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Naive exporters boob as dollar dives lower

By Nicholas Bryant

Friday 25th August 2000

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Naive exporters are making short-term gains at the expense of the country's long-term economic prospects thanks to the ailing kiwi dollar. The kiwi hit an alltime low yesterday of 42.35USc - lower than during the currency crisis of early 1985 when it was floated.

The sell-off comes amid poor export earnings and warnings some exporters are making expensive blunders while an equally naive government puts up a smokescreen of success.

Rather than establishing fair value for the New Zealand dollar with buyers of exported products, many traders have been converting the New Zealand dollar to the buyer-preferred US dollar at the daily rate - a recipe for short -term wealth that will see their prices stranded at low levels once the dollar firms.

But experienced foreign exchange buyers know the value of the kiwi dollar on a long-term basis - which is why experienced commodity traders have set contracts at an average of 50-52USc to the kiwi.

Others, realising the exporters' windfall, bargain so both camps get a cut. But most are extremely naive and "become annoyed at having been so when confronted with the truth," Tradex managing director Norm Morgan said.

"We need to understand a lower dollar does not help the real value of our exports; it's a smokescreen and all the while we're painting ourselves into a dangerous corner," he said.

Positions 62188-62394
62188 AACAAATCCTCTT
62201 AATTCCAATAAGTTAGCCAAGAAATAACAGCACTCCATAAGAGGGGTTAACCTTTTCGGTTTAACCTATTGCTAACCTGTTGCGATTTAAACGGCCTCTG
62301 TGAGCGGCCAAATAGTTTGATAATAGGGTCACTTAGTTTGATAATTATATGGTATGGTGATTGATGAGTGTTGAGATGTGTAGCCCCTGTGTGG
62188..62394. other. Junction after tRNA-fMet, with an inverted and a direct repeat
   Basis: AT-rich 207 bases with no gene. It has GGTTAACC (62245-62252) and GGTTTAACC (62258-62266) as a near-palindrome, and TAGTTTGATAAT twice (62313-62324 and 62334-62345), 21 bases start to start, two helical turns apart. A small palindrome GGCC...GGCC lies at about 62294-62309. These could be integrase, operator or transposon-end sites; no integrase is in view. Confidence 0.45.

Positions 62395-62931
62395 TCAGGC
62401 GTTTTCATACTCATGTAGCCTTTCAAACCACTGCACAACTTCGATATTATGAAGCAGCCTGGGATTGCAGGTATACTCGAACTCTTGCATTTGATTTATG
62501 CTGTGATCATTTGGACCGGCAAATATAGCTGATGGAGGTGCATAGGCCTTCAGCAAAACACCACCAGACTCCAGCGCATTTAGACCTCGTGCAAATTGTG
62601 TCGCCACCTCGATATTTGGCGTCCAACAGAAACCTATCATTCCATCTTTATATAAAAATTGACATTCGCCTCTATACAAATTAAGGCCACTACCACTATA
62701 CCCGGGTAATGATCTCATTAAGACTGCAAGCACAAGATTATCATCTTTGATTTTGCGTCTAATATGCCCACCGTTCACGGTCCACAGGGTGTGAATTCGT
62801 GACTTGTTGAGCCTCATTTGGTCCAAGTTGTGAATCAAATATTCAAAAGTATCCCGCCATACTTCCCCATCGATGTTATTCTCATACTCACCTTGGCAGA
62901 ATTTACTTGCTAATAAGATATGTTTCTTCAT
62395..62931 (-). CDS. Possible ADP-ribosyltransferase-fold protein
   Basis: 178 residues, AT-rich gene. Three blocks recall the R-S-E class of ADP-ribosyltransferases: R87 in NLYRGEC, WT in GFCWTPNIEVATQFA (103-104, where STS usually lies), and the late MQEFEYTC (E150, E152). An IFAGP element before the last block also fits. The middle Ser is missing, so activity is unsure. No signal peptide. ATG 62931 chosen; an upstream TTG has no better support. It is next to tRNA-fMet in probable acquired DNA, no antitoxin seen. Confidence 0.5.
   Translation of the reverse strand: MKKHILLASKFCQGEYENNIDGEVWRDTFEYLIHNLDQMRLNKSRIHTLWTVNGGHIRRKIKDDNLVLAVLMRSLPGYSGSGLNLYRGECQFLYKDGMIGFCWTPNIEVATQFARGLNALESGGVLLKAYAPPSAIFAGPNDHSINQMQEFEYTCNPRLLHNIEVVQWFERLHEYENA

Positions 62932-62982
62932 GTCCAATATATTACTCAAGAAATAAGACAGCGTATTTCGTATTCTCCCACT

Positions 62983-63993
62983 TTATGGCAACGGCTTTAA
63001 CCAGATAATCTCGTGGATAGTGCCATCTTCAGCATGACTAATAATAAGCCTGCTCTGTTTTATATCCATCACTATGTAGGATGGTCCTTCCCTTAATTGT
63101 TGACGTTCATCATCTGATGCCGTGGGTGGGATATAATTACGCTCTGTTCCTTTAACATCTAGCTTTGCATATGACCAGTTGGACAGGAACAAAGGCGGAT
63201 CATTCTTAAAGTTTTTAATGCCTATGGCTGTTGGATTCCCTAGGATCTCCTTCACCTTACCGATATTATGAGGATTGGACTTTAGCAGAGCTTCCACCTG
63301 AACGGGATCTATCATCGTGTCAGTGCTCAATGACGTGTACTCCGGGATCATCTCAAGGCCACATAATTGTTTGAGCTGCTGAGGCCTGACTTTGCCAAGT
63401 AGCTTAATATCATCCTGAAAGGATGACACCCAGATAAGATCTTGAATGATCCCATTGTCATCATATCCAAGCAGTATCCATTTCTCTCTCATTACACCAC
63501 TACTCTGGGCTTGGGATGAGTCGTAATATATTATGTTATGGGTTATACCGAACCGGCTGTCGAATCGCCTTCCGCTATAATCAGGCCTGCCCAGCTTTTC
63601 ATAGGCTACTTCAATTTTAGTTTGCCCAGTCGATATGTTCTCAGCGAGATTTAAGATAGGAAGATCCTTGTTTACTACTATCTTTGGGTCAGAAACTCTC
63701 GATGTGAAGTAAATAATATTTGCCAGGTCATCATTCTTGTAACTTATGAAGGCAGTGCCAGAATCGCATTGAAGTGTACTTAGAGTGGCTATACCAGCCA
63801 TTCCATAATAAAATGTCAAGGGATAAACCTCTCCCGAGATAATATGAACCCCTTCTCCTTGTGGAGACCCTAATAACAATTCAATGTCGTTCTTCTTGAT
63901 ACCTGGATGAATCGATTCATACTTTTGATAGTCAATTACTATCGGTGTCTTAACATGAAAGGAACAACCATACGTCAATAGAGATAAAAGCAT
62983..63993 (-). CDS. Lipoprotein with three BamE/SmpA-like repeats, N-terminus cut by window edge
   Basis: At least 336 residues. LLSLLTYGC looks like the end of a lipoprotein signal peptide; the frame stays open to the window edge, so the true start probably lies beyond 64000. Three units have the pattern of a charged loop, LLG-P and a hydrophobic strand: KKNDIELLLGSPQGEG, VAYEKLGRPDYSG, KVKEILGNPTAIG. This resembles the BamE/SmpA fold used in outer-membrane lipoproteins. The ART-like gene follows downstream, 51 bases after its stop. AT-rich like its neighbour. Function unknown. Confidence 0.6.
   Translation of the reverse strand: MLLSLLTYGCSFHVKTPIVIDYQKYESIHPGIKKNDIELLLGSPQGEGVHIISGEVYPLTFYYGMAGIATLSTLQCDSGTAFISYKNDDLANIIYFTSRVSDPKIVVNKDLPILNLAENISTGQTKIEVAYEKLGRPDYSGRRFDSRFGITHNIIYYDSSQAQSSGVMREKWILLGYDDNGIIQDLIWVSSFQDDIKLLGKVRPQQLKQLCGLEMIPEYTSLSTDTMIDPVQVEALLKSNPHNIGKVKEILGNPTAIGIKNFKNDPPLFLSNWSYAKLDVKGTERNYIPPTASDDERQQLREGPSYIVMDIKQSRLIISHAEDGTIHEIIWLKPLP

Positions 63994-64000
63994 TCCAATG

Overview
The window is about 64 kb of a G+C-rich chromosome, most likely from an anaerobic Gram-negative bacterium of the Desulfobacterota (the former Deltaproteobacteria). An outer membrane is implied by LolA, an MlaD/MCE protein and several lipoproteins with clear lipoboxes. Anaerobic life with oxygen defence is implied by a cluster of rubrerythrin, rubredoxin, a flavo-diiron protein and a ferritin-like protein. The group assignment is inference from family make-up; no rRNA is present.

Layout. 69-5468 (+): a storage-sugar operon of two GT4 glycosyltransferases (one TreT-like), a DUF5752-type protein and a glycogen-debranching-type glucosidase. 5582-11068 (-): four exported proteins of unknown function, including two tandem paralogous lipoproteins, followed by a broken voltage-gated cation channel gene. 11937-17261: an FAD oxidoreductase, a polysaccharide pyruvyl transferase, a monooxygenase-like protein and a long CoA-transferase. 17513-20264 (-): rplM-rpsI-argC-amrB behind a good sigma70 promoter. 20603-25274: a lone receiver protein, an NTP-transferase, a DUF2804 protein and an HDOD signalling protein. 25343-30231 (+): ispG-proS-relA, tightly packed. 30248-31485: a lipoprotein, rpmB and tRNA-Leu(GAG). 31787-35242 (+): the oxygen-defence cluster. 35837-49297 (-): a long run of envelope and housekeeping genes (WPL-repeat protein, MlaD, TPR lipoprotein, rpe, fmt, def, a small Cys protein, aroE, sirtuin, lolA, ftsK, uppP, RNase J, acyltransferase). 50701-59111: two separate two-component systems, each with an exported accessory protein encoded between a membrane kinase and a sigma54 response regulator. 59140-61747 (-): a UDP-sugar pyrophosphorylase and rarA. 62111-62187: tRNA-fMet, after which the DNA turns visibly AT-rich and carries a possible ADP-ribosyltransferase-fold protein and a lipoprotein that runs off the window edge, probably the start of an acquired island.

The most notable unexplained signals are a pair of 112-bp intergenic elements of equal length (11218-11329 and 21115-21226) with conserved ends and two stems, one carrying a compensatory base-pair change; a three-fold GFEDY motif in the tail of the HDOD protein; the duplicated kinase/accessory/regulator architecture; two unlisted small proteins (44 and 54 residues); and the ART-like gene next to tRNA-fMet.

With a database of about 4000 companies, Tradex provides private sector support similar to that of the taxpayer-funded Trade New Zealand.

Mr Morgan said about 95% of companies on his books were using the daily currency conversion rate at the time they created the invoice.

"For any sort of sustained export success we need a change of mindset whereby we establish a benchmark which determines the real value of goods in the buyer's currency, not the purchasable value of a short time span," Mr Morgan said.

He also took a swipe at the government, which he accused of running a smokescreen of good news about tourism without recognising only sustained exports would lead to real wealth.

"As the dollar falls of course we'll get more tourists but tourism is one of the lowest-paying industries in the world. Tourism isn't the wealth-creator it portrays itself as."

The dollar remained under pressure yesterday, dropping to an all-time low of 42.35USc in late morning after the release of weaker than expected trade figures. These showed a deficit of $330 for July against an average market expectation of $20 million. It confirmed fears of weak export receipts at just $2.1 billion for the month.

Finance Minister Michael Cullen tried to reassure the markets, saying the dollar was undervalued and oversold.

Meanwhile, new research has revealed foreign and local investors have quit bonds and there has been a 10%-plus sell-down in equities.

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